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Boing Boing

Hospitals are patient zero for the Internet of Things infosec epidemic
Boing Boing
Whatever commercial and technical impediments exist to securing medical devices -- bad vendors, lack of negotiating power in hospitals, the intrinsic difficulty of information security -- the DMCA makes it all much, much worse. But it's a very good ...

and more »


4 Barriers to Hiring DHS InfoSec Experts
Although the U.S. Office of Personnel Management this week granted the Department of Homeland Security permission to hire 1,000 cybersecurity specialists, that authorization doesn't ensure that 1,000 experts will be hired anytime soon. See Also: Trust ...

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When doing security assessments or penetration tests, theres a significant amount of findings that you can get from search engines. For instance, if a client has sensitive information or any number of common vulnerabilities, you can often find those with a Google or Bing search, without sending a single packet to the clients infrastructure.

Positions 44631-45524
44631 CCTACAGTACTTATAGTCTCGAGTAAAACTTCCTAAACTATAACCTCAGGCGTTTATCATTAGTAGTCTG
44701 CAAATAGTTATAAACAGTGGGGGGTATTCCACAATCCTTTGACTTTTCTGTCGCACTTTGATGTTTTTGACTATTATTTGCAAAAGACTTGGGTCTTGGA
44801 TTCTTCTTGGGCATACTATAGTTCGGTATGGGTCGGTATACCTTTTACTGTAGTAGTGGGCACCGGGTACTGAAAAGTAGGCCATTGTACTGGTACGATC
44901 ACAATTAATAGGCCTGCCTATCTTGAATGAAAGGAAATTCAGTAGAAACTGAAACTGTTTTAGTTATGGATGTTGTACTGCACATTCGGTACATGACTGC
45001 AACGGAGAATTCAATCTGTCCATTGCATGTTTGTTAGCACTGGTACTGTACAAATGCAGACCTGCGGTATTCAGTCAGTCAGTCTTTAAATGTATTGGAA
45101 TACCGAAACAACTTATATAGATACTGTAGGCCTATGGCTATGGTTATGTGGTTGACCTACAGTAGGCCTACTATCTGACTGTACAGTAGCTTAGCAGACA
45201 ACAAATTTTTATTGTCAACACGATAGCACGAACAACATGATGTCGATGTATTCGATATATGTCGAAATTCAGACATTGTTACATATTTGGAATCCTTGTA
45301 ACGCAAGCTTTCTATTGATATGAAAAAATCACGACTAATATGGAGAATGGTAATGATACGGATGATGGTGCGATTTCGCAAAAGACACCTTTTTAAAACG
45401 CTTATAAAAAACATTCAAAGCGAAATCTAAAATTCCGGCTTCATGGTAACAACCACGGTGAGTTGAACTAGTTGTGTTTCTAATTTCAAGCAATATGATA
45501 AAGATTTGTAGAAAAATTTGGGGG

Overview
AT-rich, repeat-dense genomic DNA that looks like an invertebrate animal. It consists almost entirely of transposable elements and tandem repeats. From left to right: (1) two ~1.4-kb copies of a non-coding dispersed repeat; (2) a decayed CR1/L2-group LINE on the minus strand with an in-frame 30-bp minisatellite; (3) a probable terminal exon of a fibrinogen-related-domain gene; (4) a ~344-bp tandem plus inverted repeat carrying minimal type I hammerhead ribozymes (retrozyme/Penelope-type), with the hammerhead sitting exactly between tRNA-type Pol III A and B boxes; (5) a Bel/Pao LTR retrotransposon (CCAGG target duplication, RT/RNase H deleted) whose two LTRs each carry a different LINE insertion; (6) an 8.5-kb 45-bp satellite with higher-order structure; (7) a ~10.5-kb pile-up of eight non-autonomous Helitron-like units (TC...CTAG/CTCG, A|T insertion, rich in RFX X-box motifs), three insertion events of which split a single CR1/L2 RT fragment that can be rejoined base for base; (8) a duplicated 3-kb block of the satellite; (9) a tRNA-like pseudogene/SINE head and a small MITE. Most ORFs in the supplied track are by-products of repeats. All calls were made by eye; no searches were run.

This concept is called google dorking, and was pioneered by Johnny Long back in the day (he has since moved on to other projects see http://www.hackersforcharity.org ).

In a few recent engagements, we actually found password hashes in a passwd file, and passwords in passwords.txt is a somewhat common find as well.

Search terms: inurl:www.customer.com passwords

Or inurl:www.customer.com passwd

Excel documents (always a great target) can be found with a simple:

Inurl:www.customer.com ext:xls

Or configuration files:


Or ext:conf

Or something you may not have though of - security cameras. Folks are stampeding to put their security cameras online, and guess how much effort they put into securing them (usually less than none). Not only do you have security footage if you gain access to one of these, theyre usually running older/unpatched linux distributions, so in a penetration test they make great toe-hold hosts to pivot into the inside network.

To find JVC Web Cameras: